Dutch state is liable for Rawagede bloodbath, says The Hague court

The Dutch state is liable for damages in relation to the slaughter of dozens of men and boys in an Indonesian village in 1947, The Hague district court ruled on Wednesday.

Seven widows, one daughter and a survivor of the massacre of hundreds of men from the village of Rawagede have taken the Dutch state to court, calling for compensation and official recognition of the actions of Dutch soldiers.
The claim was rejected by the attorney general in 2008 because it was too old. But The Hague court said the state cannot use that as a defence because the case is about people who were direct victims of Dutch army war crimes.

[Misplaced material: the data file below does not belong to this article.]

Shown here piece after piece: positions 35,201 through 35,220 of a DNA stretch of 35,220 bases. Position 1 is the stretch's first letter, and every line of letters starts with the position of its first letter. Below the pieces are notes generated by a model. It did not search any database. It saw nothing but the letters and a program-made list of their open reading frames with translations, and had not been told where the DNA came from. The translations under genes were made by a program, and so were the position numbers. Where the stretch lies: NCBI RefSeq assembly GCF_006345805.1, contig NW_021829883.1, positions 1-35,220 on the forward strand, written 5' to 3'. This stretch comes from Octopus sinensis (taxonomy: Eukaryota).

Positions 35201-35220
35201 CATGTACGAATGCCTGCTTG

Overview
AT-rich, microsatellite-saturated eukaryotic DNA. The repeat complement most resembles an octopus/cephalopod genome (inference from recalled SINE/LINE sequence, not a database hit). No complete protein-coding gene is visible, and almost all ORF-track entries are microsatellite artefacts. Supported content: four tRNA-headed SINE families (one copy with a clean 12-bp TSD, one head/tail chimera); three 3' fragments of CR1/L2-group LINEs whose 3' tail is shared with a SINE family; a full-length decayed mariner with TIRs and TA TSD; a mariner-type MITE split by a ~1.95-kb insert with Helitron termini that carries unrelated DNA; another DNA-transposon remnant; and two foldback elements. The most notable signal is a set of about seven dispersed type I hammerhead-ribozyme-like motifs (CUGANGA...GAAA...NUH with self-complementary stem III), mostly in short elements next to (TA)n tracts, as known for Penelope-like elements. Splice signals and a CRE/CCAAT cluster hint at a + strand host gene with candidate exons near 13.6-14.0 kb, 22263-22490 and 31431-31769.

Indonesia, a former Dutch colony, was granted sovereignty in 1949 after an armed struggle. In 1947, Dutch soldiers executed a group of around 431 men and boys in the West Java village of Rawagede. Official papers estimate the number of men killed at Rawagede (now called Balongsari) at 150.
The Netherlands has never paid compensation to the victims’ families or officially apologised for the killings.

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